Bitcoin

Ledger’s CTO explains why smartphones are never completely safe to use cryptocurrencies

Cointelegraph interviewed Charles Guillemet, Ledger’s CTO, to learn more about this Best practices for securing cryptocurrencies for average users.

Ledger is a major manufacturer of hardware wallets that store cryptocurrency seeds on a dedicated device. As Guillemet explained Hardware wallets protect against possible malware on the user’s computer or mobile device. The transaction is both stored and signed in the wallet, ensuring that the starting value is never seen by the device to which it is connected.

Ledger uses a chip based on Secure Element technology (which corresponds to them). It is an ideal protection against physical manipulation.

Ledger’s CTO explains why smartphones are never completely safe to use cryptocurrencies
Ledger’s CTO explains why smartphones are never completely safe to use cryptocurrencies

Samsung’s recent initiatives to integrate similar technologies into its blockchain phones They promise to make smartphones as secure as hardware walletsbut Guillemet warned that You will not solve all problems.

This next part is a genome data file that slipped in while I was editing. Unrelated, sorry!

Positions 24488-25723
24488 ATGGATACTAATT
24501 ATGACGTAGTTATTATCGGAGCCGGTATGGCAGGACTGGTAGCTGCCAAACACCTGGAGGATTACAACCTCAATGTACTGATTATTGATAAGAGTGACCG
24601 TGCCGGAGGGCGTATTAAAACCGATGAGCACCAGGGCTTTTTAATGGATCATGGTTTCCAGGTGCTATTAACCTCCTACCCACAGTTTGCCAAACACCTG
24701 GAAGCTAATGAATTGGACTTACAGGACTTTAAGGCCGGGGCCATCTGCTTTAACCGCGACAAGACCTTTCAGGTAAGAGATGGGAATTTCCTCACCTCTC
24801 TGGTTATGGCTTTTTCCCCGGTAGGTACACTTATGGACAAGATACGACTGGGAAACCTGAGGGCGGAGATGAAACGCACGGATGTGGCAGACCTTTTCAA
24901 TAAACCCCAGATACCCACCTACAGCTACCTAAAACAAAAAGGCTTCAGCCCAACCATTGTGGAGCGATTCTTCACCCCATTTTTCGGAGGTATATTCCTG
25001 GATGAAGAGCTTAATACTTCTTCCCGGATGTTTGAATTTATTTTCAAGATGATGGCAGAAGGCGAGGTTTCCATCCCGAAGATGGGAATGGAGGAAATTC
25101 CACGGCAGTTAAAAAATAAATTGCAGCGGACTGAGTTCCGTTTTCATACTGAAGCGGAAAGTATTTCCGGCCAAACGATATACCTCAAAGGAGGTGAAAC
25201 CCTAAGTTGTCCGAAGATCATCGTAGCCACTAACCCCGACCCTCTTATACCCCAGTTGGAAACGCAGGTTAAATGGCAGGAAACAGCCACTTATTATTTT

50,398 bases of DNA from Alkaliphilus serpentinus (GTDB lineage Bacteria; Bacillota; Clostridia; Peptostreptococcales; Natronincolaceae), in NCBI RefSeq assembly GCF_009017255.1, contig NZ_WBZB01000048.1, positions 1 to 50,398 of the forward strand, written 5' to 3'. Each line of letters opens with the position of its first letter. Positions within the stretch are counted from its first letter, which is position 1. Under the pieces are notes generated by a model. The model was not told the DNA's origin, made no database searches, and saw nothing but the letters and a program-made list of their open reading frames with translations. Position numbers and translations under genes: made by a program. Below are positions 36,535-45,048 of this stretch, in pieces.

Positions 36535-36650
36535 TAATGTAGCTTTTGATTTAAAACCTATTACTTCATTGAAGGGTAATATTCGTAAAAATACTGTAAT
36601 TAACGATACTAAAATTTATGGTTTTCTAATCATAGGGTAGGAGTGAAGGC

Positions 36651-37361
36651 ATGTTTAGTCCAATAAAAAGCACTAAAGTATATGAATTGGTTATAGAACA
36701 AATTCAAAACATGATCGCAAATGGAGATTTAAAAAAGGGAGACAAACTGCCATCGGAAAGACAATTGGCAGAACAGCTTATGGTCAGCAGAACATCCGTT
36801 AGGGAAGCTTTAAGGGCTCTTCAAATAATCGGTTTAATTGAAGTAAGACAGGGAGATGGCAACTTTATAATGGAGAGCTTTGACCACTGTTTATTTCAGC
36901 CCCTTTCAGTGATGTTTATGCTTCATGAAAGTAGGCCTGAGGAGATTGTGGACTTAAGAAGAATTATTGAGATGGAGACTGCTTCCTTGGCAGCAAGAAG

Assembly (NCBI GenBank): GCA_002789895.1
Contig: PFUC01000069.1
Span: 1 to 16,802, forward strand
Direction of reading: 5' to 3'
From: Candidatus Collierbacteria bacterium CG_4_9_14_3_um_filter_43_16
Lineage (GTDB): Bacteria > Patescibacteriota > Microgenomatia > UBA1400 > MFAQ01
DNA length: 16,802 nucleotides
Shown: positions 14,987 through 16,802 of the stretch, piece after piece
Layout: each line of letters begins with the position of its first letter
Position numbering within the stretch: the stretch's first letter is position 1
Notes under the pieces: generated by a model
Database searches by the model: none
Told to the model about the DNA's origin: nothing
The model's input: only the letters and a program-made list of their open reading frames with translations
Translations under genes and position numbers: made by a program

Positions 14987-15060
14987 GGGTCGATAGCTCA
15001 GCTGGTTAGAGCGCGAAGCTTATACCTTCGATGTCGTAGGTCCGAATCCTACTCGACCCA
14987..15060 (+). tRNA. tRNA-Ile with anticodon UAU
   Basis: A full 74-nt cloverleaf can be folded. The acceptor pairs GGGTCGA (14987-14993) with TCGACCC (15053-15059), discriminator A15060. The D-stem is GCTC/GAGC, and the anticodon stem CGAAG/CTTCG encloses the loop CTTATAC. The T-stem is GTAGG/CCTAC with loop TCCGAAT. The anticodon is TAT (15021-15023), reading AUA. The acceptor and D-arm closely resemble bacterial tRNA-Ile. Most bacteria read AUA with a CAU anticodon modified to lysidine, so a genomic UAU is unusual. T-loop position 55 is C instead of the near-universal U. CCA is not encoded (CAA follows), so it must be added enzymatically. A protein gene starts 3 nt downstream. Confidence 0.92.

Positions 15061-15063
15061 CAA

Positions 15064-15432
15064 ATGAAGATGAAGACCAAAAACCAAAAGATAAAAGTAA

The use remains unsafe

Guillemet said manufacturers can use hardware to make cryptocurrency storage more secure by using a technology called an integrated secure element:

“There is no debate about storage. The semen is in this safe element and is very comparable to the safe element that you can find in the [Ledger] Nano S. “

However, the proposal changes when the secure item needs to be unlocked to complete a transaction. The problem is the screen of the phone, on which Android does not guarantee that the data shown on it is correct – a function called “Trusted display”. (Trust screen in Spanish).

This opens the way to a sneaky malware attack:

“They would say, ‘Okay, I’m going to send a Bitcoin to that particular person.’ […] The case is that you can add malware that swaps the address to which you want to make a transaction with another and shows you the address to which you think you want to send“”

Ledger’s wallets, on the other hand, were developed with the necessary functionality of Trusted Display, said Guillemet.

Should we be worried about malware?

Guillemet found that phishing and SIM swap attacks are currently the most common. “”These types of attacks are very cheap social engineering techniques, but they are still very efficient.“he added.

However, if the risks are higher and users use better security practices, malware-based attacks are likely to be more common, he warned. On mobile phones, it doesn’t matter whether it’s an Android or an iPhone. “It is very difficult to have secure applications“after Guillemet.

Similar Posts